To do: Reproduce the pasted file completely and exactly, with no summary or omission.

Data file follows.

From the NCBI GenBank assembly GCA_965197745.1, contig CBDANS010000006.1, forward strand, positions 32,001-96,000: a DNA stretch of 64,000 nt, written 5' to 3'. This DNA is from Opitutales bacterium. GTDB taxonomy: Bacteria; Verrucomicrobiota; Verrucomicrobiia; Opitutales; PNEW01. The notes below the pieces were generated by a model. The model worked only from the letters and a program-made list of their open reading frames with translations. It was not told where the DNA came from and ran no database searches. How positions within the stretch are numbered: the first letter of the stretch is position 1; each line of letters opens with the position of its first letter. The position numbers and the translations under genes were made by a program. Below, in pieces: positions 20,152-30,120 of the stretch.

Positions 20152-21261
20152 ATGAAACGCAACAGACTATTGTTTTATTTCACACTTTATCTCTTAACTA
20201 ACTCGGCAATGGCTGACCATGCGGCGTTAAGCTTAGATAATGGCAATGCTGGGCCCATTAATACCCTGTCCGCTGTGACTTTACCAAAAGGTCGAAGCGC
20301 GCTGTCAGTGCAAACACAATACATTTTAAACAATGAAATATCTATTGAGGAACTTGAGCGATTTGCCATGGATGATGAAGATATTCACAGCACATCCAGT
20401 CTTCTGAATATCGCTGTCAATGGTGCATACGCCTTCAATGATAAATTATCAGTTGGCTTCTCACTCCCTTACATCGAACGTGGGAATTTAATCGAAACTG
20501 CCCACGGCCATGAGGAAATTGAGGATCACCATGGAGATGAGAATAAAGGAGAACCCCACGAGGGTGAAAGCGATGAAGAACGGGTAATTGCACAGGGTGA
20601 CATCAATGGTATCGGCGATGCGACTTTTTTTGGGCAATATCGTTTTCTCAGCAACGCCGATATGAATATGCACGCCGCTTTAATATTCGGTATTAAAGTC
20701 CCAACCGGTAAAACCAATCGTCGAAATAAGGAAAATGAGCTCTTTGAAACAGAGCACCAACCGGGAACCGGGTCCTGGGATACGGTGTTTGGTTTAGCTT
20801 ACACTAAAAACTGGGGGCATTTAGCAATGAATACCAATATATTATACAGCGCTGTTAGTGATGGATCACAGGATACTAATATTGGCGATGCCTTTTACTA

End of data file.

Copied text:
From the NCBI GenBank assembly GCA_965197745.1, contig CBDANS010000006.1, forward strand, positions 32,001-96,000: a DNA stretch of 64,000 nt, written 5' to 3'. This DNA is from Opitutales bacterium. GTDB taxonomy: Bacteria; Verrucomicrobiota; Verrucomicrobiia; Opitutales; PNEW01. The notes below the pieces were generated by a model. The model worked only from the letters and a program-made list of their open reading frames with translations. It was not told where the DNA came from and ran no database searches. How positions within the stretch are numbered: the first letter of the stretch is position 1; each line of letters opens with the position of its first letter. The position numbers and the translations under genes were made by a program. Below, in pieces: positions 20,152-30,120 of the stretch.

Positions 20152-21261
20152 ATGAAACGCAACAGACTATTGTTTTATTTCACACTTTATCTCTTAACTA
20201 ACTCGGCAATGGCTGACCATGCGGCGTTAAGCTTAGATAATGGCAATGCTGGGCCCATTAATACCCTGTCCGCTGTGACTTTACCAAAAGGTCGAAGCGC
20301 GCTGTCAGTGCAAACACAATACATTTTAAACAATGAAATATCTATTGAGGAACTTGAGCGATTTGCCATGGATGATGAAGATATTCACAGCACATCCAGT
20401 CTTCTGAATATCGCTGTCAATGGTGCATACGCCTTCAATGATAAATTATCAGTTGGCTTCTCACTCCCTTACATCGAACGTGGGAATTTAATCGAAACTG
20501 CCCACGGCCATGAGGAAATTGAGGATCACCATGGAGATGAGAATAAAGGAGAACCCCACGAGGGTGAAAGCGATGAAGAACGGGTAATTGCACAGGGTGA
20601 CATCAATGGTATCGGCGATGCGACTTTTTTTGGGCAATATCGTTTTCTCAGCAACGCCGATATGAATATGCACGCCGCTTTAATATTCGGTATTAAAGTC
20701 CCAACCGGTAAAACCAATCGTCGAAATAAGGAAAATGAGCTCTTTGAAACAGAGCACCAACCGGGAACCGGGTCCTGGGATACGGTGTTTGGTTTAGCTT
20801 ACACTAAAAACTGGGGGCATTTAGCAATGAATACCAATATATTATACAGCGCTGTTAGTGATGGATCACAGGATACTAATATTGGCGATGCCTTTTACTA